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By Cheryl Bolen
Dec. 6 — Cabinet secretaries and agency heads are not trying, nor will they be able, to rush through surprise regulations during the remaining weeks of the Obama administration, the nation’s top regulatory chief told Bloomberg BNA.
New data from the conservative-leaning American Action Forum show 57 regulations were reviewed by the Office of Management and Budget's Office of Information and Regulatory Affairs in November, an increase from 49 regulations reviewed in October, but similar to the 55 regulations reviewed in May.
“This story does not correspond to facts,” OIRA Administrator Howard Shelanski said in a Dec. 5 interview. “The people who keep saying, ‘Well, it’s going to happen, it’s going to happen.’ We have, I think, 45.5 days left. It is not going to happen.”
In December 2015, Shelanski sent a memorandum to all department and agency heads telling them to prioritize their rulemakings and submit all rules to OIRA for review by summer if they wanted them finalized before the president left office.
Historically, there is an uptick in the level of regulatory activity before a president of either political party leaves office. Critics of regulation often characterize this activity as a surge of last-minute or “midnight” regulations, while proponents of regulation counter that rules take years to complete.
To date, the process has worked quite well and agencies have been “really good” even as they move into the last months and weeks of this administration, Shelanski said. “They have understood that we need the time at OIRA to do a serious review,” he said.
A week before Thanksgiving, OIRA released the government’s semiannual regulatory plan and agenda that lists by agency all pending federal regulations that could see action over the next 12 months.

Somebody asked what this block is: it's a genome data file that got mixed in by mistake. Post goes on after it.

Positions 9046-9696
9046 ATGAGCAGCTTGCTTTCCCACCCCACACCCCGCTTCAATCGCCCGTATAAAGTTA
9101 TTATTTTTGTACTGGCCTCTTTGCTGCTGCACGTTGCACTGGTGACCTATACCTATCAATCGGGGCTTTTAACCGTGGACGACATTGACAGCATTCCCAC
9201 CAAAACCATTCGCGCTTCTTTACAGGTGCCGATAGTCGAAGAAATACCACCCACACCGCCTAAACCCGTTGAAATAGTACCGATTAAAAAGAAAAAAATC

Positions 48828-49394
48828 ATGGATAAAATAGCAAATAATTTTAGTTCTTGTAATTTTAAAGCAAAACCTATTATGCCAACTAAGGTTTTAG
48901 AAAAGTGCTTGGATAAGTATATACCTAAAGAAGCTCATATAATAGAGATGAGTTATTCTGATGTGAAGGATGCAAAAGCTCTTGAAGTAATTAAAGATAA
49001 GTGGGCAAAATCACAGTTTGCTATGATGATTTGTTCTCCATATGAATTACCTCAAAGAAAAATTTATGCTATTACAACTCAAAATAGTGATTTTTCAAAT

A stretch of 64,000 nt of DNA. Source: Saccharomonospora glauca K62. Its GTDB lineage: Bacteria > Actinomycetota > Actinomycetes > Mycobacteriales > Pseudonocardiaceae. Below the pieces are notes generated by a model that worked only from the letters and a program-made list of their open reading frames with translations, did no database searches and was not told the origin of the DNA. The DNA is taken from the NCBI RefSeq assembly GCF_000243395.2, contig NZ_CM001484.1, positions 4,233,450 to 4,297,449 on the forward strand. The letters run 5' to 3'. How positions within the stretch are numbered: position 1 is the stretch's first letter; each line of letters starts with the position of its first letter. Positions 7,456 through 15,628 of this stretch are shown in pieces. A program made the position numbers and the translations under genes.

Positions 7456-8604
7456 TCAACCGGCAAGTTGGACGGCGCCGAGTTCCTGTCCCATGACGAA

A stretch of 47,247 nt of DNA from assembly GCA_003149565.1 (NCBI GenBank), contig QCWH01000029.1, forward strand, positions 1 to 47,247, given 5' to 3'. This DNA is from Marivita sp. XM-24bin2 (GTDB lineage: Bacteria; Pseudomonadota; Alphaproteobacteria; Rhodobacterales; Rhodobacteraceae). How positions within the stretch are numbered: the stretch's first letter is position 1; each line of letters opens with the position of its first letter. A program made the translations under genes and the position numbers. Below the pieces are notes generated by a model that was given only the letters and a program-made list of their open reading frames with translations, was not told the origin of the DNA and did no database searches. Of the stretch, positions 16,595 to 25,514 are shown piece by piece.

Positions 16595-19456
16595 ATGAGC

“That plan and agenda, I think, shows pretty clearly that the agencies did not add a whole lot of new stuff,” Shelanski said. “There were no real surprises in that regulatory plan and agenda. I think that, if anything, that really highlights the regular order that we have kept.”
Regular order, however, does not mean a stop to regulation in the final months of the administration.
“We have more rules that we are going to issue,” Shelanski said. “We are not going to stop issuing rules, and we will continue a regular, steady, disciplined process to issue rules right up until the end of this administration.”
But these are not surprise rules, rushed rules or an unexpected flood of rules, Shelanski said. Instead, the rules that will be issued are rules that people know about, he said.
“Again, one always needs to have the possibility of unforeseen circumstances that arise and the need for the federal government to respond, but I don’t think that people are going to be able to honestly say, looking at the facts when this administration is done, that we’ve had some flood of midnight regulations,” Shelanski said.
“It appears there has been a midnight surge, although not one of historic proportions,” said Sam Batkins, director of regulatory policy at the American Action Forum.
OIRA released 57 regulations in November, or an increase of about 23 percent from the monthly average of 46.5 rules, and more than any other month this year, Batkins wrote in a blog post. Still, the output in November did not top the historic pace of 2008, at the end of the George W. Bush administration, when regulators approved 75 rules, he said.
The data for 2016 show generally that OIRA has released roughly 40 to 60 rules per month. Just 39 rules were released in March, the lowest number this year, while 50 rules were approved in June and 44 rules were approved in September.
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